It’s one of the ways in which the professor and preacher also serves as coach and talent scout, always looking to help the next generation of leaders develop its gifts. Some students will become church leaders, while others will use their gifts in chaplaincy roles, in non-profits and in community development.

And some, like Kimberly Wagner 09T, may become professors themselves. Wagner, who is working on her PhD in homiletics at Emory’s Graduate Division of Religion, will be Long’s last doctoral advisee. She feels the weight of that, but in a good way.

"I feel very blessed and very lucky," says Wagner, who is an ordained Presbyterian minister and served a church in Virginia prior to starting the PhD program.

Part of the blessing, she says, is that Long gently but steadily encouraged her for years to pursue her PhD. When she was an MDiv student, Long asked Wagner if she had considered doctoral work. She laughed, but the talent scout didn’t give up. He continued to encourage her to pursue teaching. Even after she earned her MDiv and left Candler, Long kept in touch with Wagner, calling her every few months during her pastoral ministry. He’d ask about her ministry and encourage her about doctoral work.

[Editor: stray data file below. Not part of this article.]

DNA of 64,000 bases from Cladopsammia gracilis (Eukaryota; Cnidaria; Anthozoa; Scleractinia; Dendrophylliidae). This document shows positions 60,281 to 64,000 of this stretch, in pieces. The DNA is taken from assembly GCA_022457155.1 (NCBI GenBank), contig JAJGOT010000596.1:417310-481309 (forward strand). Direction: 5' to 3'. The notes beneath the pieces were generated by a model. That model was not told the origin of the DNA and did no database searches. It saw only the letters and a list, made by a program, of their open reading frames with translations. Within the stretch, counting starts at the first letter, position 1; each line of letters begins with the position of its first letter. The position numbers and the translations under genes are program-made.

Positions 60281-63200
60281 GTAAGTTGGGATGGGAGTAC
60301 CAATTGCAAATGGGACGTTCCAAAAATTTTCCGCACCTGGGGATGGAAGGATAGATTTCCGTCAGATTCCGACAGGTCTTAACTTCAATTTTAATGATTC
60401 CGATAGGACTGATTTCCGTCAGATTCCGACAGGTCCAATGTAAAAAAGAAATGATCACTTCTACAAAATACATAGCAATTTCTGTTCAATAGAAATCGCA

Wagner, who had been a middle and high school science teacher before coming to Candler, initially thought teaching was the last thing she wanted, but Long’s instincts were right on the mark.